Toronto Blue Jays Rumors: Would Tim Hudson Bolster Rotation?
If you were to look solely at the Toronto Blue Jays‘ goals of getting to the playoffs and the window of opportunity that they have to do so, Atlanta Braves veteran Tim Hudson looks like an ideal offseason target.
After all, one of the biggest things on GM Alex Anthopoulos‘ wishlist this winter is at least a mid-rotation starter (if not an ace, though that’s likely very wishful thinking), and mid-rotation starts don’t come in much more prototypical fashion than the 38-year-old right-hander.
Surely, that number is going to be of some concern, especially with Hudson coming off a devastating ankle injury; that said, the freak nature of how it occurred also gives him the benefit of the doubt that it won’t necessarily be a recurring issue once he is properly headed in the offseason.
Besides, even at age 38, it’s not like the workhorse has missed a whole lot of steps either.
Braves fans will already know this, but Hudson excels in giving teams certainty in knowing what they’ll get. In this case, 200 innings with an ERA mid-to-high 3.00s ERA, about 6.00 K/9 and 2.6-ish BB/9. He’s a ground ball pitcher to the core, finding much of his success with a 2.50 career GB/FB while not allowing a whole lot of line drives (18.1 percent over career).
Needless to say, that kind of stuff can play pretty well in homer-friendly Rogers Center and outside of Esmil Rogers, no one of the Blue Jays staff who made more than 10 starts in 2013 even comes close to having that kind of ability. If Hudson did end up north of the border, it’d probably be reasonable to expect some changes in those numbers, but a 2.0-plus fWAR season with a 4.00-ish ERA through 180 or so innings would seem to be a good lock.
So, how much is that worth to the Blue Jays? Well, that’s where the circumstantial fit gets even better.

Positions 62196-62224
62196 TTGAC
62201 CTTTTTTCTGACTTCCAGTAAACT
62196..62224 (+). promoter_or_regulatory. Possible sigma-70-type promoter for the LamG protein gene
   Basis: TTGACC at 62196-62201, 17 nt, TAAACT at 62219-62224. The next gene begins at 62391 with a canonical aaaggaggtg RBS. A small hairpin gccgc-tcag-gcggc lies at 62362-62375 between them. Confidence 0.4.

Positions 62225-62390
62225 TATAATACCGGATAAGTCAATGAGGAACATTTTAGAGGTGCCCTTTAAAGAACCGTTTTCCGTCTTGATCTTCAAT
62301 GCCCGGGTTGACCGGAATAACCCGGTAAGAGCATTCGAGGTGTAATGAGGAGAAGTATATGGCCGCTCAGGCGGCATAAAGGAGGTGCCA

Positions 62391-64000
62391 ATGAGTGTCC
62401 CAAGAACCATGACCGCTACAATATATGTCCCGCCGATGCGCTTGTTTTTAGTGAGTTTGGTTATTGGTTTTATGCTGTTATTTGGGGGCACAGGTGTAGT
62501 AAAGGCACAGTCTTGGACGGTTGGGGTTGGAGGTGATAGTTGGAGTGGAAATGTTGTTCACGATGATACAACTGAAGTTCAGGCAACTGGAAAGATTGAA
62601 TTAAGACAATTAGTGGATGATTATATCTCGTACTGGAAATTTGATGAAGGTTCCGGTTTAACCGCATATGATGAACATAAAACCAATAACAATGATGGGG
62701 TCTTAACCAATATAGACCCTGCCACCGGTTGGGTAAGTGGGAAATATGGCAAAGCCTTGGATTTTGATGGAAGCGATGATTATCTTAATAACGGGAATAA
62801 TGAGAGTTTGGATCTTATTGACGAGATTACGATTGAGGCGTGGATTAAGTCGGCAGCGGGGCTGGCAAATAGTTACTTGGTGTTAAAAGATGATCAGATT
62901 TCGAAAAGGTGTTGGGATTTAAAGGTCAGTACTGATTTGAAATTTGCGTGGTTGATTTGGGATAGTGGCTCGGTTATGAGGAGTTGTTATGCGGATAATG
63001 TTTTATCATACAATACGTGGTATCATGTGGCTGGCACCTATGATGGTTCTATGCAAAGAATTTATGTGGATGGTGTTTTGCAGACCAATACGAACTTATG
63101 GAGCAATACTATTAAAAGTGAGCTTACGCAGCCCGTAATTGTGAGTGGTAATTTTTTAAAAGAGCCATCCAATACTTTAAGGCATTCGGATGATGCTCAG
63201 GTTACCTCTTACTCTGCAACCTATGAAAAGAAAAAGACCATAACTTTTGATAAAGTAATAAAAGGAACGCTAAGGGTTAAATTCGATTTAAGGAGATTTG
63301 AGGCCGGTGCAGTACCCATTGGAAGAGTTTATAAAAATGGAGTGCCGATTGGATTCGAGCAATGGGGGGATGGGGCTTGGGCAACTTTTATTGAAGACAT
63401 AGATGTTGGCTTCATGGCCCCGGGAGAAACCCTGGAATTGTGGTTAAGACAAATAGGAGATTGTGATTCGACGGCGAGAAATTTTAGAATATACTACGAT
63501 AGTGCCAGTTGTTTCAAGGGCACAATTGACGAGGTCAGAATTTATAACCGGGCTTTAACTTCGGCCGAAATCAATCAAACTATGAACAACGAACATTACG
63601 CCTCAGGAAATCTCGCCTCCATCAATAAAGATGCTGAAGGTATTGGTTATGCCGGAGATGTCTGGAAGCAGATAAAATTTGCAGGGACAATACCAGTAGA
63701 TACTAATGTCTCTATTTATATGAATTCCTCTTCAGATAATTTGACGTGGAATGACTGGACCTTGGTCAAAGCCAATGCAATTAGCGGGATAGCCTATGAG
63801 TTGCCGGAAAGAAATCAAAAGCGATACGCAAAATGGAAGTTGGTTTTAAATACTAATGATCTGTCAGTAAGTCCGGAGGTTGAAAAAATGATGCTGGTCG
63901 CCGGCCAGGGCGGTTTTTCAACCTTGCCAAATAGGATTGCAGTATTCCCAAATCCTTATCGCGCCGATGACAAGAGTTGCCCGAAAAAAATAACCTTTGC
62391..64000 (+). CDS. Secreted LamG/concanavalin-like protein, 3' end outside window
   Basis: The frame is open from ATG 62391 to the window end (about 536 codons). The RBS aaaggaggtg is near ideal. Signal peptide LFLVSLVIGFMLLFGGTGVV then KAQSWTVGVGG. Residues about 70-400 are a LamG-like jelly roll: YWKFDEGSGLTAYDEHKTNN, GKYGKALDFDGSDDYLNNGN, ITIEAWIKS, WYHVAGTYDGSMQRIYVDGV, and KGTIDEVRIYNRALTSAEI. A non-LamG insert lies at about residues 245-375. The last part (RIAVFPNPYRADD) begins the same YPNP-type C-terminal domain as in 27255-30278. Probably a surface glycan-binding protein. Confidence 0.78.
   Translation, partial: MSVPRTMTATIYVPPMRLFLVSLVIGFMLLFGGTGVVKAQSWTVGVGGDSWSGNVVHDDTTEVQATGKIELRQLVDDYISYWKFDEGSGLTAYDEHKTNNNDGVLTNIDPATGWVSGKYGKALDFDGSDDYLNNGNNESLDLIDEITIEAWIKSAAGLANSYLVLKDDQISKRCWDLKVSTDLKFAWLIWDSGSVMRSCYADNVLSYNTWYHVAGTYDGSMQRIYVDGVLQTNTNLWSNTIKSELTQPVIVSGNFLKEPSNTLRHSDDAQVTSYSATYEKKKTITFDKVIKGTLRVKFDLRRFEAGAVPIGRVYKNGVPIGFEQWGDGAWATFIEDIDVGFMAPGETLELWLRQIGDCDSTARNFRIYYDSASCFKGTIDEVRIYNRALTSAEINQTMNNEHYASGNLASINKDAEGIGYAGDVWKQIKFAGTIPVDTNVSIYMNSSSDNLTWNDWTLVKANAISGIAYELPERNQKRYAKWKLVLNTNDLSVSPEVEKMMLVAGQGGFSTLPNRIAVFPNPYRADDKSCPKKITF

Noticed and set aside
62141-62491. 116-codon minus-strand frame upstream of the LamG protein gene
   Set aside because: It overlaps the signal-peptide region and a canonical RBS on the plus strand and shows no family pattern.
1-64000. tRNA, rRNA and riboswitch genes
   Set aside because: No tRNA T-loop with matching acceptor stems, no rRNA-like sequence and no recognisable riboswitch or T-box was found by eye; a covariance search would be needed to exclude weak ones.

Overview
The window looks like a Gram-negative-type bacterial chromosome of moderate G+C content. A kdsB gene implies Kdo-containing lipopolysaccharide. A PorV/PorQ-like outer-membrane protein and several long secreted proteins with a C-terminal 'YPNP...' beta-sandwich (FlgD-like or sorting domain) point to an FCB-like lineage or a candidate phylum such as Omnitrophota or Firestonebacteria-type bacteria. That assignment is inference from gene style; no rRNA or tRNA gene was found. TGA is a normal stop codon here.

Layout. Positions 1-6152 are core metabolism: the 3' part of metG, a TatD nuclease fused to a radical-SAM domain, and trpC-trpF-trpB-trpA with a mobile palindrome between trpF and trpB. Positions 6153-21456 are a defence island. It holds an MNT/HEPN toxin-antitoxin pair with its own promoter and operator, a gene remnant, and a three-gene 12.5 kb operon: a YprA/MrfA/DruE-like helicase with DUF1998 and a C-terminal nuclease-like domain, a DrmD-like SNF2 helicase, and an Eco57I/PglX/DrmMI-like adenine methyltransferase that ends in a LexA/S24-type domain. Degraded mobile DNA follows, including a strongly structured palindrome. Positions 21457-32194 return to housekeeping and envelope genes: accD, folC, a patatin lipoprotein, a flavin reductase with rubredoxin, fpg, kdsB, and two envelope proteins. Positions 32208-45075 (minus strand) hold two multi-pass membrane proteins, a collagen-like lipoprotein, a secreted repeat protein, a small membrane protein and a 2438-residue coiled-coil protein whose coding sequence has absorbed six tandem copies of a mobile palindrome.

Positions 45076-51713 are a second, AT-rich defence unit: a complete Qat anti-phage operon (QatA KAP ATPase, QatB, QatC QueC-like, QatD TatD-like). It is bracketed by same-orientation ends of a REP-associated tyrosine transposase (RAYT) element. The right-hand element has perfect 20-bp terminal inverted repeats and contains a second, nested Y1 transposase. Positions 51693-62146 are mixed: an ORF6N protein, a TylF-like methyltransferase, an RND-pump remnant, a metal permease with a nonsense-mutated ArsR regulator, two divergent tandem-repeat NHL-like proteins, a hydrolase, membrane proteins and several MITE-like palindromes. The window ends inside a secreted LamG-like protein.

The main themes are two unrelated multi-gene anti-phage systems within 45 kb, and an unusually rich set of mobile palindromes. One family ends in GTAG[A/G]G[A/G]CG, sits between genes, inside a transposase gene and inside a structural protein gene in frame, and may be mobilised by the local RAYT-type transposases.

At this point in his career, it’s very unlikely for Hudson to get any contract longer than two seasons as the thought of retirement looms season to season … and it just so happens that such a timeline would match Toronto’s window to compete. $20 million over two years for Mark Buehrle-like numbers would be a pretty good deal for the Blue Jays if they can get it done.
Doing so would allow the Blue Jays to move some of their starting pitching depth for help elsewhere, and while it doesn’t give the team a shutdown ace, an innings-eater in the middle of the rotation is a whole lot better than firing up that pitching carousel when Brandon Morrow gets hurt again by June, yes?
All of the above, however, is much easier said than done, mostly because Hudson’s goals happen to be pretty different from that of the Blue Jays.
Starting pitching might turn out to be more of a seller’s market in free agency this offseason, and the veteran is more than likely going to be pretty picky about his next destination with the Braves being heavily favoured, and a return to the west coast just behind.
A return to the AL, to a team that’s going to have a hard time competing for the postseason even if they accomplish everything they hope to this offseason? That simply doesn’t sound like what Hudson would be into.
It’s too bad too, because Hudson would be a pretty good fit in Toronto, giving them both a dose of veterany goodness and consistent production. If only the team could clone a cheaper version of Buehrle …